I seem to have Australia on the brain and mind. I feel Greg calling me there. Dave sends me information to entice. Check this out:
I read The Songlines by Bruce Chatwin last night to immerse in an Aboriginal experience of over twenty years ago. I know times have changed, but maybe not the feeling of a visit to Ayers Rock. I want to walk and feel the songlines.
I offer some quotes from the book that speak to me.
"The most sublime labour of poetry is to give sense and passion to insensate things; and it is characteristic of children to raise inanimate things in their hands and talk to them in play as if they were living persons ... This philological-philosophical axiom proves to us that in the world's childhood men were by nature sublime poets ..."
Giambattista Vico, The New Science, XXXVII
"The ancient Egyptians believed the seat of the soul was in the tongue; the tongue was a rudder or steering oar with which a man steered his course through the world."
"Poetry proper is never merely a higher mode (melos) of every-day language. It is rather the reverse: everyday language is a forgotten and therefore used-up poem, from which there hardly resounds a call any longer."
Martin Heidegger, 'Language'
"Richard Lee calculated that a Bushman child will be carried a distance of 4,900 miles before he begins to walk on his own. Since, during this rhythmic phase, he will be forever naming the contents of his territory, it is impossible he will not become a poet."
"In Aranda Traditions Strehlow contrasts two Central Australian peoples: one sedentary, one mobile.
The Aranda, living in a country of safe waterholes and plentiful game, were arch-conservatives whose ceremonies were unchangeable, initiations brutal, and whose penalty for sacrilege was death. They looked on themselves as a "pure" race, and rarely thought of leaving their land.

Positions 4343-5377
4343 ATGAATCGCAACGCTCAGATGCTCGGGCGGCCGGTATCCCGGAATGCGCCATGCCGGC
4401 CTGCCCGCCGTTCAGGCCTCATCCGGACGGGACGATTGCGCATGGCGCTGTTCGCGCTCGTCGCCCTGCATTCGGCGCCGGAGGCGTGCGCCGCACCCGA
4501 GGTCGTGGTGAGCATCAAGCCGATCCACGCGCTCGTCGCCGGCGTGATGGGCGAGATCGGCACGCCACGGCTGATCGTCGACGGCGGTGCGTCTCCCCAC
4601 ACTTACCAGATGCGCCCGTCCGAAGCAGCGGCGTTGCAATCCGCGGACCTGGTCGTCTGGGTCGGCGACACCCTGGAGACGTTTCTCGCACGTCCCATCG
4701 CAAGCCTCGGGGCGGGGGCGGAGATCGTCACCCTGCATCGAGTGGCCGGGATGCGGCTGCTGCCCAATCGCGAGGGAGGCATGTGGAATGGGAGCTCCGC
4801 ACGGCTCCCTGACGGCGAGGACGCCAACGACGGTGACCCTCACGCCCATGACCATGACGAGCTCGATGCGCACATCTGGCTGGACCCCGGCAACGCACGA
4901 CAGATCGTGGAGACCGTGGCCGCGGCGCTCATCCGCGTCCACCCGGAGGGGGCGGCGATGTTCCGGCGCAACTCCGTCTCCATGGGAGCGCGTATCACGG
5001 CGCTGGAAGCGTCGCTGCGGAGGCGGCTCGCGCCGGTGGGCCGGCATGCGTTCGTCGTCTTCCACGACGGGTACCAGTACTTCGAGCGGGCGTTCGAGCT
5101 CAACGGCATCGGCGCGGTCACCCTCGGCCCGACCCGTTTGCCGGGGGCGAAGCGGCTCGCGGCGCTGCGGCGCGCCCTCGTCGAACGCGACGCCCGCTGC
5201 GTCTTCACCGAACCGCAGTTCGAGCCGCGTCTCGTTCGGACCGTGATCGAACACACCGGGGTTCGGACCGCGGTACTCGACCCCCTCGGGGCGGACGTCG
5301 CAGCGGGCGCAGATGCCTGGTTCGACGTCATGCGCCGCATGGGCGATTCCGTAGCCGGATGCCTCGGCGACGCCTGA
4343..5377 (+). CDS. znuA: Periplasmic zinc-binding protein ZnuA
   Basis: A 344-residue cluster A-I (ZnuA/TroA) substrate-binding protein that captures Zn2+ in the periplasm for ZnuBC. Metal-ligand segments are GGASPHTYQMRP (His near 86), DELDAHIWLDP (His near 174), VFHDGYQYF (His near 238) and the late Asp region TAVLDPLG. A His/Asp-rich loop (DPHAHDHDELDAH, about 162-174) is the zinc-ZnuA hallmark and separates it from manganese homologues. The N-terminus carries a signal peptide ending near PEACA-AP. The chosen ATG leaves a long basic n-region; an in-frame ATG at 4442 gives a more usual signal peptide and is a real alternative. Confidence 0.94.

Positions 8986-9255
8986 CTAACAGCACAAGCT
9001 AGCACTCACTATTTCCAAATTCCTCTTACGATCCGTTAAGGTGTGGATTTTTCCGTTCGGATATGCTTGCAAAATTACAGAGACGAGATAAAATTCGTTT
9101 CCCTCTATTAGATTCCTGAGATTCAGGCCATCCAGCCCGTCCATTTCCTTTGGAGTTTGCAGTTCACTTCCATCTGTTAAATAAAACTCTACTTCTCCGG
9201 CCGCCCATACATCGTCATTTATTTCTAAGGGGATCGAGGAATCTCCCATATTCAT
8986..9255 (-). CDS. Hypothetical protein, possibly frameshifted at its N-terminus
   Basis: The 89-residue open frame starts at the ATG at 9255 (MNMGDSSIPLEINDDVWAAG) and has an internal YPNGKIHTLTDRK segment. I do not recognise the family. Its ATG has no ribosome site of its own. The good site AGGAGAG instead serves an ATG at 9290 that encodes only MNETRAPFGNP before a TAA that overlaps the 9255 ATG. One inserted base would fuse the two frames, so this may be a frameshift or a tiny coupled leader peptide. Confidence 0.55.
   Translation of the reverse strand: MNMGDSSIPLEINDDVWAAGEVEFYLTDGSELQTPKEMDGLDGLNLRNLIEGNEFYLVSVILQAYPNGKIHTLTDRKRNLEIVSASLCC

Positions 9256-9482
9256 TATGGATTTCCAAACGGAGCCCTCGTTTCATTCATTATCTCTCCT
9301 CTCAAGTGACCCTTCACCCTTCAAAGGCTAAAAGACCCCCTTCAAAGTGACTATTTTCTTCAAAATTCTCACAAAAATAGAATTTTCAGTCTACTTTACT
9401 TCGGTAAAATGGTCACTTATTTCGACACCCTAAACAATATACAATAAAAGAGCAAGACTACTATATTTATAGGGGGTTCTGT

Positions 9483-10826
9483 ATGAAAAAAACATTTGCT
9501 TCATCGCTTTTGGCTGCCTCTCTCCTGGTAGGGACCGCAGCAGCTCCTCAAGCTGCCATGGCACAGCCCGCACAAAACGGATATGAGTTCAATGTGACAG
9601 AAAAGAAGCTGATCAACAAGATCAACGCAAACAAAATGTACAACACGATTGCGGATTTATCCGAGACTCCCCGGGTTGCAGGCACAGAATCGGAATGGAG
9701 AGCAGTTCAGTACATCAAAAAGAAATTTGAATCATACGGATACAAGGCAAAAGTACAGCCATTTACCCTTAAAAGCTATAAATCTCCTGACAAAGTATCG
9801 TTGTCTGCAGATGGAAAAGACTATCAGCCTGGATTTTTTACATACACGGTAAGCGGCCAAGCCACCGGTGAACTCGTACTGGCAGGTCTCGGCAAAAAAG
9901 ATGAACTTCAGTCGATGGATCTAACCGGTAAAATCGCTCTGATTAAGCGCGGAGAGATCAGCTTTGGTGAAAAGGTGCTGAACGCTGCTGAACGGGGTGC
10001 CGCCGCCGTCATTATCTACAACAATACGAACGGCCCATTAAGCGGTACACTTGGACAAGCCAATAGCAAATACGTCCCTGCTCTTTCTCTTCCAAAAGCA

The Western Desert People, on the other hand, were as open-minded as the Aranda were closed. They borrowed songs and dances freely, loving their land no less and yet forever on the move. The most striking thing about these people; Strehlow writes, 'was their ready laughter. They were a cheerful laughing people, who bore themselves as though they had never known a care in the world. Aranda men, civilized on sheep stations, used to say, "They are always laughing. They can't help it."
Now there is something to contemplate as we look at the U.S. today.
I conclude with the following words from Bruce Chatwin.
"As I wrote in my notebooks, the mystics believe the ideal man shall walk himself to a "right death." He who has arrived "goes back."
In Aboriginal Australia, there are specific rules for "going back" or rather, for singing your way to where you belong: to your "conception site," to the place where your tjuringa is stored. Only then can you become - or re-become - the Ancestor. The concept is quite similar to Heraclitus's mysterious dictum, "Mortals and immortals, alive in short death, dead in each other's life."
May we each sing our way to where we belong, in and out of time!